In this chapter we took an in-depth look at continuum robots. We delved into the basic design of continuum robots, where we covered the basic design and actuation principles behind continuum robots, we also looked at some of the theory behind modeling and controlling continuum robots, their kinematics, as well as some their applications. Despite the substantial body of work and progress in the field, it is prudent to note that the research behind continuum robots remains in its early stages, many significant questions and issues remain open ended.

Newer and wider applications for continuum robots are necessary for the field to continue to thrive and grow. Applications in medicine nurtured the field is currently, and is likely to remain, a key focus of interest and research in the area. Nonetheless, industrial, and more specifically the manufacturing interest is ever growing, as continuum robots are uniquely designed to be capable of on-site inspection, maintenance, and repair tasks on infrastructures that might not be easily accessible to traditional rigid-link robots. As discussed, in this chapter, the application focus of continuum robots is widening. The catalyst to inspire both new ideas and current research to grow the field to match its vast potential is the identification and pursuit of new, and unique applications for such robots. The main purpose of this chapter is to provide the reader with some basic knowledge and understanding of continuum robots, and hopefully inspire and aid them to continue researching the subject matter.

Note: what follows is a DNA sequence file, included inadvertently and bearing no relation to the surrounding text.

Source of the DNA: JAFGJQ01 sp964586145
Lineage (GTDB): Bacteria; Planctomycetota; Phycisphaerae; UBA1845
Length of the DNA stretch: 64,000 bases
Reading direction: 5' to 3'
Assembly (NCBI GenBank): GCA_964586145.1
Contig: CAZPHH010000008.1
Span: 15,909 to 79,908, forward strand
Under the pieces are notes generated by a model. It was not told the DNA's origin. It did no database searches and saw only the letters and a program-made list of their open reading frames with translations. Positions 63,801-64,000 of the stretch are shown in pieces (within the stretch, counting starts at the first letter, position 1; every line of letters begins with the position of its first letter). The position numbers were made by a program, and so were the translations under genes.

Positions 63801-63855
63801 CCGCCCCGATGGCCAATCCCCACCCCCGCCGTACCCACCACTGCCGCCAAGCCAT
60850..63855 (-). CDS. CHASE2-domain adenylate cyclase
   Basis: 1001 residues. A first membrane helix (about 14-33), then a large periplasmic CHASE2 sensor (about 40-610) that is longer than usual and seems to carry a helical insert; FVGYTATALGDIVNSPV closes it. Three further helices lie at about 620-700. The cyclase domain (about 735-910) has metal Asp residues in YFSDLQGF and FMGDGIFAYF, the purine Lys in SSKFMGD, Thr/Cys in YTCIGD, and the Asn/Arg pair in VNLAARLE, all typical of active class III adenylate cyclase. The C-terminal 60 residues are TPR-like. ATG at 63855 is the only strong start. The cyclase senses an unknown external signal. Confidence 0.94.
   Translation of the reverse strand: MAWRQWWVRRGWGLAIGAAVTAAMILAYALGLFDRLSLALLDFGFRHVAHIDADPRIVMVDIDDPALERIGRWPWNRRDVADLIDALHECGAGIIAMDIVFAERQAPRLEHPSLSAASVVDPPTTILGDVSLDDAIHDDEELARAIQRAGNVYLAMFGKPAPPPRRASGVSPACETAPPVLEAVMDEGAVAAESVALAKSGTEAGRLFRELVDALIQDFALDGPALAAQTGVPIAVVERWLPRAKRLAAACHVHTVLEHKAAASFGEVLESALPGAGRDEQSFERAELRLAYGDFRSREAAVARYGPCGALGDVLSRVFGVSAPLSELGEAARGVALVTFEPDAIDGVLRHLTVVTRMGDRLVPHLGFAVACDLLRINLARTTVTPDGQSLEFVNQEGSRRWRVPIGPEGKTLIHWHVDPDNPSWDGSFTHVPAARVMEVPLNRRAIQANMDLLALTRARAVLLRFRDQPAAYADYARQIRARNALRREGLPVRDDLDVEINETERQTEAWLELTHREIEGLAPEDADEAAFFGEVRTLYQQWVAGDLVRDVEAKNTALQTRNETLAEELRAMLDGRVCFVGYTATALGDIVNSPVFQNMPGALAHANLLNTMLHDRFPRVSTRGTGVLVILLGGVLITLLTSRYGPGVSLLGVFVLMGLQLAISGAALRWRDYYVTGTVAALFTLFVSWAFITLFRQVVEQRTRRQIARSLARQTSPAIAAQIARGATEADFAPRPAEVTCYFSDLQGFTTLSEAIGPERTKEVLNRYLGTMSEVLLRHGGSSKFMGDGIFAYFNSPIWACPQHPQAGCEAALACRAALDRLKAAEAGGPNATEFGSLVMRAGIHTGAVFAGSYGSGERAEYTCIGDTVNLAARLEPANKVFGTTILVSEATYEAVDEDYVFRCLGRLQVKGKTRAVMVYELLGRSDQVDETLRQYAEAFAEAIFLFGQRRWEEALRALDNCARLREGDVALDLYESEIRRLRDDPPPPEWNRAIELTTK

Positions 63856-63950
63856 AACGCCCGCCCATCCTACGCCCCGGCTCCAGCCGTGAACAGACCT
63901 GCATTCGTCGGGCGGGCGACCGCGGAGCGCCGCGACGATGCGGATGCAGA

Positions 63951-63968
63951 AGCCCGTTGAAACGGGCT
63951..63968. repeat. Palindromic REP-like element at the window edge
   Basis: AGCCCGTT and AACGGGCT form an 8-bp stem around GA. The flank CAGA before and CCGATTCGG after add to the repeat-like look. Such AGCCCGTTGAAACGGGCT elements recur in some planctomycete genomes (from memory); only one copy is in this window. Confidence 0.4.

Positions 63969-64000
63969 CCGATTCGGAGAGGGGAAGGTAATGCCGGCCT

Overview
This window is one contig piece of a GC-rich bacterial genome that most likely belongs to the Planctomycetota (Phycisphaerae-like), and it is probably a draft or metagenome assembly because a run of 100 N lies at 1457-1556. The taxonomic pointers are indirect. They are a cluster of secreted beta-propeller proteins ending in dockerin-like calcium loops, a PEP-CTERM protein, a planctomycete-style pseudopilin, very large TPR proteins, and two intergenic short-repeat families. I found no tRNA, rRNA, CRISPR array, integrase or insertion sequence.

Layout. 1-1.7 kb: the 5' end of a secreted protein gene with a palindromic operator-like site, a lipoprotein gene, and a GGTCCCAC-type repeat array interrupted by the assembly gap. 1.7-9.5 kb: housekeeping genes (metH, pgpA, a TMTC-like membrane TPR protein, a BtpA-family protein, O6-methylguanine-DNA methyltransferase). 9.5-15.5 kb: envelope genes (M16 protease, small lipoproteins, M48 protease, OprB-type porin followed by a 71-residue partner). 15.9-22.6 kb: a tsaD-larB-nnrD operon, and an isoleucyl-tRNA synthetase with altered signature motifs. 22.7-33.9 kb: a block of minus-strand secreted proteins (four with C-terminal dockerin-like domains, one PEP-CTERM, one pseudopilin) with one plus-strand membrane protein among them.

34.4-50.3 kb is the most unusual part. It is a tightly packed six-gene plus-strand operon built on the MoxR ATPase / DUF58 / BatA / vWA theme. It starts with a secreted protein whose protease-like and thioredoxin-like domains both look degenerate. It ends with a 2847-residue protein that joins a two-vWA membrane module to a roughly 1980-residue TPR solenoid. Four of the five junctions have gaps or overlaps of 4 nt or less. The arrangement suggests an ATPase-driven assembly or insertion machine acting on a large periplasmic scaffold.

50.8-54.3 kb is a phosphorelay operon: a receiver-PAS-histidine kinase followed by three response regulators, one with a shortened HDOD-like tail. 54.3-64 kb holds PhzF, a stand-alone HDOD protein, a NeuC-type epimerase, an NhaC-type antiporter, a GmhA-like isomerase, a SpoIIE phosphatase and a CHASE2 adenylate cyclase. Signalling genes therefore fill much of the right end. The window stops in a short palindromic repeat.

7.7 Practice Questions

(Q 7.1) What is the simplest way of classifying robots?

ANS: Robots can be classified into two main categories industrial robots and service robots. As the name suggests, industrial robots are most commonly used in commercial settings such as factories for manufacturing and assembly. Service robots are robots that aid humans in performing useful tasks. The ISO (International Organization for Standardization) defines such robots as a “robot in personal use or professional use that performs useful tasks for humans or equipment”.